In short, the effect will be to give an extra-statutory benefit to some producers, at the direct expense of the state and its citizens.  

Some suggest the state nevertheless should make the additional payments quicker, asserting that the state will economically benefit from earlier than anticipated oil production. But those that make the argument apparently have not run the numbers.

By the end of FY 2017 the state will have paid out about $3.5 billion in reimbursements, almost 8% of the size of the Permanent Fund principal at the same point.  By the end of FY 2018 the state will owe an additional $1.15 billion.

If the program had not existed, those amounts would have been saved and invested, not only preserving the amount from loss, but also producing additional revenue to the state in the form of investment earnings.

Compared to that, to date the state has not even recovered a significant fraction of the $3.5 billion thus far invested in the program, much less any financial return on those payments.  Some argue that those returns may come in the future.  But that is speculative, while in the meantime if the money instead had been retained and invested along side the Permanent Fund it would be steadily producing a stream of earnings year after year.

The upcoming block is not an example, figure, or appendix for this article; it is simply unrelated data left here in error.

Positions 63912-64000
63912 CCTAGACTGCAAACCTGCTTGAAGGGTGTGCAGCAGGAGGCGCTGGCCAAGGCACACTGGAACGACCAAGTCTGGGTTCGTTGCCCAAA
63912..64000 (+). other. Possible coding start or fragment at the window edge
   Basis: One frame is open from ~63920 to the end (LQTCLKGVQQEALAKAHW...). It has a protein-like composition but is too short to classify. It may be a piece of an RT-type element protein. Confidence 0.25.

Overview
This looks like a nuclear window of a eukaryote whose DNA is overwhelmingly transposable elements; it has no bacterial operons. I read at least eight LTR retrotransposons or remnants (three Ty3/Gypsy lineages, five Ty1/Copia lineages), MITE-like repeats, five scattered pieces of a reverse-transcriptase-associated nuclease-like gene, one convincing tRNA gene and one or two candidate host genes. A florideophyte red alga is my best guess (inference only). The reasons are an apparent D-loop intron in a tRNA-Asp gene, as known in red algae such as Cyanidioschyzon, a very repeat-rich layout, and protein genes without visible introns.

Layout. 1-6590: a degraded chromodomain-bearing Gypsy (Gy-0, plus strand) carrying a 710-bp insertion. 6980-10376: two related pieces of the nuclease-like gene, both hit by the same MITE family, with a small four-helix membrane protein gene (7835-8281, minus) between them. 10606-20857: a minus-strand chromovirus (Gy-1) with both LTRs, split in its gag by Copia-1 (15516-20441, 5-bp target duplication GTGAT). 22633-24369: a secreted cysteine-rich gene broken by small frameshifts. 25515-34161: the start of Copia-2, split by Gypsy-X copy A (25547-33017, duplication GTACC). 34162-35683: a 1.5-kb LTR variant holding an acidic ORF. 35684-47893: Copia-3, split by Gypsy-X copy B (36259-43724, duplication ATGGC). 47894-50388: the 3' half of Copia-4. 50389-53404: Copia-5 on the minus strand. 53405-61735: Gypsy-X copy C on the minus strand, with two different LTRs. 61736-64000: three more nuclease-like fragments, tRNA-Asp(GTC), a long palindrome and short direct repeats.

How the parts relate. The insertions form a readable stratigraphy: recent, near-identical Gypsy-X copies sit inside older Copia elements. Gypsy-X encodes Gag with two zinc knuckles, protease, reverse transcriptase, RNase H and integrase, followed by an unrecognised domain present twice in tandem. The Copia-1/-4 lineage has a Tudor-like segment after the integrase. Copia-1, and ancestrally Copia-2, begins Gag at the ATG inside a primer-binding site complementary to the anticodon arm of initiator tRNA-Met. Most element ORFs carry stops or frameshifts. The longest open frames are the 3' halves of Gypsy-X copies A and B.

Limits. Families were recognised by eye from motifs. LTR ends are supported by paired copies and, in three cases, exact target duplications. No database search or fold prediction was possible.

The result is, on a net present value basis -- the way that investors weigh returns -- the state would have come out miles ahead if it had retained and invested the money.

By reducing the level of the state's savings even further, paying out the amounts owed under the program earlier than required as Caelus and others now urge will just make that difference bigger, and the state's fiscal problems that much worse.

Ironically, some now arguing to accelerate the payments beyond the schedule required by the statutes are among those that also argue the #AKLNG project is no longer worth pursuing because, in their view, the private sector has backed off investing its money upfront in the project in an amount proportionate to its interest.

The same reasoning applies to the oil credit program.  The program -- and the resulting state payments -- exist in the first place because the private sector has not found the prospects sufficiently robust to attract the needed level of private capital.  If the test for state investment is whether the private sector is interested in putting up its own money equal to its ownership interest, this program fails as surely as does the #AKLNG project.

We have argued previously that the oil tax credit program should be terminated.  Why we need to halt the reimbursement of oil credits — and how  Because it hasn't, the state is continuing to pour money into it rather than alternative investments that would produce better returns.  By foregoing those better returns, the oil tax credit program is making the state's fiscal picture worse, not better.